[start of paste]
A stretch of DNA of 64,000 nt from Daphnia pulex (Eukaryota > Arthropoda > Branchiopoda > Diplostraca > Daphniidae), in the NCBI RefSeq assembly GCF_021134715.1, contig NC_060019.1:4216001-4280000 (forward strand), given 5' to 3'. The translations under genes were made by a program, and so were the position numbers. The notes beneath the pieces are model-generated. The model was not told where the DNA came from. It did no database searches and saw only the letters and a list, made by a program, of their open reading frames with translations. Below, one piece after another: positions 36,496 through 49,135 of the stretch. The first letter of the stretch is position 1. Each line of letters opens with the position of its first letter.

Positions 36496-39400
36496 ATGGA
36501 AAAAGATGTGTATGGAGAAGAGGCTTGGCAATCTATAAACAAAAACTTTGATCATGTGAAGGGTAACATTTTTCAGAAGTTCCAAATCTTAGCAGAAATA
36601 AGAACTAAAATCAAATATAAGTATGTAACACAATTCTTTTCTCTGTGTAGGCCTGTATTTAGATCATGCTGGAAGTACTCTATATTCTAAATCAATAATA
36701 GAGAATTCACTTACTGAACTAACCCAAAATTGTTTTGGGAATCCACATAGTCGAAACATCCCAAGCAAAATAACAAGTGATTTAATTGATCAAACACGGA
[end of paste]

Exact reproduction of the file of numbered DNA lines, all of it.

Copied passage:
A stretch of DNA of 64,000 nt from Daphnia pulex (Eukaryota > Arthropoda > Branchiopoda > Diplostraca > Daphniidae), in the NCBI RefSeq assembly GCF_021134715.1, contig NC_060019.1:4216001-4280000 (forward strand), given 5' to 3'. The translations under genes were made by a program, and so were the position numbers. The notes beneath the pieces are model-generated. The model was not told where the DNA came from. It did no database searches and saw only the letters and a list, made by a program, of their open reading frames with translations. Below, one piece after another: positions 36,496 through 49,135 of the stretch. The first letter of the stretch is position 1. Each line of letters opens with the position of its first letter.

Positions 36496-39400
36496 ATGGA
36501 AAAAGATGTGTATGGAGAAGAGGCTTGGCAATCTATAAACAAAAACTTTGATCATGTGAAGGGTAACATTTTTCAGAAGTTCCAAATCTTAGCAGAAATA
36601 AGAACTAAAATCAAATATAAGTATGTAACACAATTCTTTTCTCTGTGTAGGCCTGTATTTAGATCATGCTGGAAGTACTCTATATTCTAAATCAATAATA
36701 GAGAATTCACTTACTGAACTAACCCAAAATTGTTTTGGGAATCCACATAGTCGAAACATCCCAAGCAAAATAACAAGTGATTTAATTGATCAAACACGGA